It is therefore not surprising that Nevada can boast the formation of so many benefit corporations. It is likely that the entrepreneurs have no idea what they are choosing. They are presented with the option of either being or not being a “benefit” corporation. Is it any wonder that many entrepreneurs have unwittingly chosen yes? Who wouldn’t want to be a benefit corporation, even if they don’t know what it means?

One might reasonably ask how we can be sure these decisions were mistakes. Although it is unlikely, certainly there is some chance that Nevada has a peculiarly socially conscious entrepreneurial community. However, preliminary research reveals that the vast majority of benefit corporations were probably formed unintentionally. For example, of the 697 benefit corporations formed in Nevada in 2014, only one entity has posted the required annual benefit report on its website.[11]

Delaware takes a very different approach. Benefit corporations are presented as an entity option in the same list as traditional corporations, nonprofit corporations, LLCs, and partnerships. Each entity requires a completely separate set of forms. Thus, an entrepreneur forming an entity in Delaware must make a separate decision to form a benefit corporation. The entrepreneur is not, as in Nevada, asked in an offhand manner if the corporation being formed is a benefit corporation. In Delaware, an entrepreneur is apprised of the fact that the benefit corporation is a separate entity, with consequences and responsibilities that may be different from traditional corporations.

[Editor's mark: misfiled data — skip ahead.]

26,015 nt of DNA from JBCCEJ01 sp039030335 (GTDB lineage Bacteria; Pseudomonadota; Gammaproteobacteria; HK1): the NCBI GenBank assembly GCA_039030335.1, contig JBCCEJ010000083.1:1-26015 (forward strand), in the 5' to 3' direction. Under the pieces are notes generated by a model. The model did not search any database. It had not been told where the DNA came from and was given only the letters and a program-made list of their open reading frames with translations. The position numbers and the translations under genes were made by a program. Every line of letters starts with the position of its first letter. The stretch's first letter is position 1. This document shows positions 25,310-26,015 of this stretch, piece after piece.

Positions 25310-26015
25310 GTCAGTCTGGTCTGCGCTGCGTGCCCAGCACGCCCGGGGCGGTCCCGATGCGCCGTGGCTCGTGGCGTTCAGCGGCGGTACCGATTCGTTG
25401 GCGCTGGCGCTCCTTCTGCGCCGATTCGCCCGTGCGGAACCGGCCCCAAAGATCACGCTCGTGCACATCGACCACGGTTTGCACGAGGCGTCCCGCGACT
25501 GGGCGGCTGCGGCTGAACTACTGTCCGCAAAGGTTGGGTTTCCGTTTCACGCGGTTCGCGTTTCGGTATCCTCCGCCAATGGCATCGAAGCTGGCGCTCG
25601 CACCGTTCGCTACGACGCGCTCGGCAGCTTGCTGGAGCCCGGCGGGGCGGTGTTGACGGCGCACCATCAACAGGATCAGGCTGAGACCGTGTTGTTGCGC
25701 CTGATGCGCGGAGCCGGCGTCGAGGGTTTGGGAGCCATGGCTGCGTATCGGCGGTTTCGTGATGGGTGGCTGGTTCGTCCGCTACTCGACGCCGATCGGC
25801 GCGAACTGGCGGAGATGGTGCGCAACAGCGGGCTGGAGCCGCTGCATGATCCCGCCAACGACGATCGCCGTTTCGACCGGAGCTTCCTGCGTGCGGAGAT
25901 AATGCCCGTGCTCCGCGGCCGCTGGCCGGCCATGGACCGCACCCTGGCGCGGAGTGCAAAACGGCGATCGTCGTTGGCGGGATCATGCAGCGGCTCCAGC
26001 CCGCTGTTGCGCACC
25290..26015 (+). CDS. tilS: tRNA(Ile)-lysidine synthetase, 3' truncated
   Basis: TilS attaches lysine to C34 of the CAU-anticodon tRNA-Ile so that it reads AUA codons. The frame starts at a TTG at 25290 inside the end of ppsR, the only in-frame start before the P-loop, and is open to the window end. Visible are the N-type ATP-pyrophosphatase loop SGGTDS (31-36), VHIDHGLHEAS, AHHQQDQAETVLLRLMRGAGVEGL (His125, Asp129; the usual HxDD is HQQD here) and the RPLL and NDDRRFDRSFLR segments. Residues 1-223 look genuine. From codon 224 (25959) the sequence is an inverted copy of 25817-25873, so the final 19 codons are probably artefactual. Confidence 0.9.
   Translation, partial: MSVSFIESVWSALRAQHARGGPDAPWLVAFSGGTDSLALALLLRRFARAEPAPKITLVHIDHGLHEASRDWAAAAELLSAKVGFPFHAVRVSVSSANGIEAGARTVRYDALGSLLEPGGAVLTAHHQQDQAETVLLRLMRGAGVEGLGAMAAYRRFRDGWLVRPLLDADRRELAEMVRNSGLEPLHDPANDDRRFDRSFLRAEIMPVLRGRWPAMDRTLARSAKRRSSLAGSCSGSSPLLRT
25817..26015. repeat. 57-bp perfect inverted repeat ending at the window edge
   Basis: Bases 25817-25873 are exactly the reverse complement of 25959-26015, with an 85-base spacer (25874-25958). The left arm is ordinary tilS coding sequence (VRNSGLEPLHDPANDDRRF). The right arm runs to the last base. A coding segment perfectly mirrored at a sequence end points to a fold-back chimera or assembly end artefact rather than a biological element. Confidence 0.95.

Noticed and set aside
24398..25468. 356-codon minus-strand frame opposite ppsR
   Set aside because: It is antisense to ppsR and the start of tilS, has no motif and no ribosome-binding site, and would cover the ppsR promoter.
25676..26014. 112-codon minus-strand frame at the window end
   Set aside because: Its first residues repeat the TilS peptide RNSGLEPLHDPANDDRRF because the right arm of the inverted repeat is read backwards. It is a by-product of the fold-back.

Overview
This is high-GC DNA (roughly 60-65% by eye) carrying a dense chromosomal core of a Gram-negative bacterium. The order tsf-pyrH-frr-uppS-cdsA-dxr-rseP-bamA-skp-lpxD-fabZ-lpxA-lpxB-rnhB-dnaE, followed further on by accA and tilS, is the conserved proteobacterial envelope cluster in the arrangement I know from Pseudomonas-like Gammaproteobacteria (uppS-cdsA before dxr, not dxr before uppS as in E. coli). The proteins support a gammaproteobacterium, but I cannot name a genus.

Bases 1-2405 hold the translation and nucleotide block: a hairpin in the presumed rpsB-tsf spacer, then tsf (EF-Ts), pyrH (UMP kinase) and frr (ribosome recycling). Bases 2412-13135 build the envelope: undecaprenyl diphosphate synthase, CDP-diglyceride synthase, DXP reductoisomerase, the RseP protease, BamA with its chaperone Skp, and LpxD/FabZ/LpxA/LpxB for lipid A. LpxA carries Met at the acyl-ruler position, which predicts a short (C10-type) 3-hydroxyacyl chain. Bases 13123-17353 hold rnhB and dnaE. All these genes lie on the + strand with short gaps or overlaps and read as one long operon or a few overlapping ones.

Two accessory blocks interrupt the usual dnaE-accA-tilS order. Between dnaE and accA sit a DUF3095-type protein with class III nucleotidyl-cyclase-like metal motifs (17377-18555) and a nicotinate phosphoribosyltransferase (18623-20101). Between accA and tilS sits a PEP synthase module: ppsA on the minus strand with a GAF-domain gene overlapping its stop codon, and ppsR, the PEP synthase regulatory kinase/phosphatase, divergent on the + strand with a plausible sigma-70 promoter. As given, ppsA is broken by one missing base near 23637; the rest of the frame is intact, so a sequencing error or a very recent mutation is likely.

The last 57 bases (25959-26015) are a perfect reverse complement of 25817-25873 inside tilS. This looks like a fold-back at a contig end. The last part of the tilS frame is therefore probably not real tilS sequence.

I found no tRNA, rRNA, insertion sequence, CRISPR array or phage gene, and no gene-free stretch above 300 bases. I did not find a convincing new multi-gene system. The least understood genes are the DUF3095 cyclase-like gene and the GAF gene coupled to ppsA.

The Nevada Secretary of State website is performing a disservice to entrepreneurs. By inadvertently persuading entrepreneurs to form benefit corporations, the Secretary of State is setting the entities up for failure. Without proper notice of the expectations attendant to being a benefit corporation, such entrepreneurs will undoubtedly fail to fulfill their statutory responsibilities.

[1] Associate Professor of Law and Director of the Small Business and Nonprofit Legal Clinic, William S. Boyd School of Law, University of Nevada, Las Vegas. The author would like to thank Andrew Martineau and Christopher Kelly for their research assistance and Adam Ellis and Emily Haws for their helpful comments.
[2] “Nevada has, perhaps, been the most aggressive challenger of Delaware, loosening its laws to protect managers (directors and officers) even more than Delaware and advertising the benefits of Nevada corporate law heavily.”
[3] See Nevada Secretary of State 2013-2014 Biennial Report, available at http://nvsos.gov/sos/home/showdocument?id=3485.
[4] See Delaware Division of Corporations 2014 Annual Report, available at http://corp.delaware.gov/Corporations_2014%20Annual%20Report.pdf (Delaware Annual Report). These numbers are even starker when one considers that Nevada has a population of roughly three times that of Delaware (2,890,848 and 945,934, respectively, according to 2015 U.S. Census estimates).
[5] A benefit corporation is a relatively new for-profit entity form that explicitly permits the organization to use corporate assets in a socially beneficial manner.
[6] See Delaware Annual Report.
[7] Data received from Nevada Secretary of State, on file with the author.
[8] J. Haskell Murray, The Social Enterprise Law Market, 75 Maryland L. Rev. 541, 581 (2016) (“Nevada is in the lead [for benefit corporations] currently, but may have been boosted by the inclusion of a benefit corporation check box on the state form, which incorporators may or may not have fully understood.”).
[9] SilverFlume: Nevada’s Business Portal, https://www.nvsilverflume.gov/home.
[10] NRS 78B.040
[11] According to NRS 78B.170, a benefit corporation must post its annual benefit reports on the entity’s website. The results of this research are on file with the author and will be presented in a future article.